The Pros and Cons of Retail Health Clinics
Next time you are heading to the grocery store, remember to add “healthcare” to your shopping list! Yes, healthcare services are now being offered at local grocery stores, drug stores and general merchandise retailers, such as Shopko, Carnival, Cub Foods, Wal-Mart, Target, CVS, and Walgreens to name a few.
These retail clinics treat common medical conditions, such as colds, sinus infections, earaches, rashes, diarrhea, urinary tract infections, etc…and provide some preventative and wellness services such as flu shots and other immunizations. Care is usually delivered by a nurse practitioner or physician assistant, and many clinics accept common health insurance plans. The first clinic opened at a Target store in Minneapolis in 2000, and the number of retail clinics has grown exponentially over the last eight years to include approximately one thousand clinics nationwide. If you are contemplating using a retail clinic, here are some things to consider.
If you are frustrated from having to wait three weeks to get to see your family doctor and irritated from having to wait a couple of hours once you get there, you might want to give retail clinics a try. No appointments are needed, evening and weekend operating hours are provided and wait times are 15 minutes or less. And in case they can’t see you right away, they give you a restaurant-style pager so you can walk around the store while you wait.
Retail clinics have an upfront menu style pricing that is not typically found in any other healthcare setting. For example, MinuteClinic charges $62 for allergies, $67 for bladder infections, and $77 for step throat. Minor burns also cost $62 while wart removal costs just $69. Therefore, if you do not have health insurance or prefer to pay out-of-pocket, the prices range between $60 and $70 for most conditions. If you do have health insurance, you will be charged your regular co-pay.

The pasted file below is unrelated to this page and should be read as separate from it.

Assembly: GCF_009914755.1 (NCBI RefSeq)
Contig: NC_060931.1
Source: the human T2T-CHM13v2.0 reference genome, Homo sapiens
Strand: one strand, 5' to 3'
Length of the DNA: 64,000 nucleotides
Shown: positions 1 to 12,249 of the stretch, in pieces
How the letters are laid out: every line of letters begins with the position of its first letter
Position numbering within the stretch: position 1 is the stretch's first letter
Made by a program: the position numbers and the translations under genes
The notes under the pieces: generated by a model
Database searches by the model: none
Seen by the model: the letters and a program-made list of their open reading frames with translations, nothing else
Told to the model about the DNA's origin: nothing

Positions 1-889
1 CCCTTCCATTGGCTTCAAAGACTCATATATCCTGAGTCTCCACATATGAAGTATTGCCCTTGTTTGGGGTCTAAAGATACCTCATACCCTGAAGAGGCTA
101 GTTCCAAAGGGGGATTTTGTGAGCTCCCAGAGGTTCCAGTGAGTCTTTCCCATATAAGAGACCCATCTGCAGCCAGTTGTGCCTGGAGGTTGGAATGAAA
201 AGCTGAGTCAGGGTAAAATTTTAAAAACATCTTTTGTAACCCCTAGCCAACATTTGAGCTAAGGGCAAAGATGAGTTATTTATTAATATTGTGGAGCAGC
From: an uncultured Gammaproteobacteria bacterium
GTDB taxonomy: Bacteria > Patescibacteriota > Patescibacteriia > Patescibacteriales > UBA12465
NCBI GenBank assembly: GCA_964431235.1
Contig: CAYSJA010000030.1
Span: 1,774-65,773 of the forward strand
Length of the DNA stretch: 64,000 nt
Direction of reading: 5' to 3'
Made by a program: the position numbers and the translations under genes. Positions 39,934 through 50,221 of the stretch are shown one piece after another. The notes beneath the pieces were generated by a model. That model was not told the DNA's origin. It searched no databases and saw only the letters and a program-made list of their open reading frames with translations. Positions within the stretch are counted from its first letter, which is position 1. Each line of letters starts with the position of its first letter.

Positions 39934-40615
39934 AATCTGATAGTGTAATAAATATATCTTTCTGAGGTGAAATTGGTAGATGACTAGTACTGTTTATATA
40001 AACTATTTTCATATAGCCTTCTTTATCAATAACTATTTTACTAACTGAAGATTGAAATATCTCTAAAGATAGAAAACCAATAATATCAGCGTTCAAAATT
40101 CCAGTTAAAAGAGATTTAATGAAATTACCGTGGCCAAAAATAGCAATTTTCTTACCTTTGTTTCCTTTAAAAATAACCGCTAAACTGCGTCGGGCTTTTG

Retail clinics are staffed mainly by a physician assistant or nurse practitioner. A doctor typically serves as a clinic supervisor and is available for phone consultations and performs routine chart reviews, but is not required to be physically present at the clinic. Therefore, the care is provided by non-physician providers all the time. And while these providers are well trained and appropriately qualified to treat minor ailments, their scope of practice is obviously not as wide as that of a primary care or family doctor. Therefore, the important question is who can they and who can’t they treat?
Physician Assistants are healthcare professionals that deliver healthcare services under the supervision of a physician. They diagnose and treat illnesses, write prescriptions in all 50 states, order and interpret tests, and can conduct physicals and counsel patients on prevention. Their education typically consists of 2-3 years of specific graduate studies after a bachelor degree.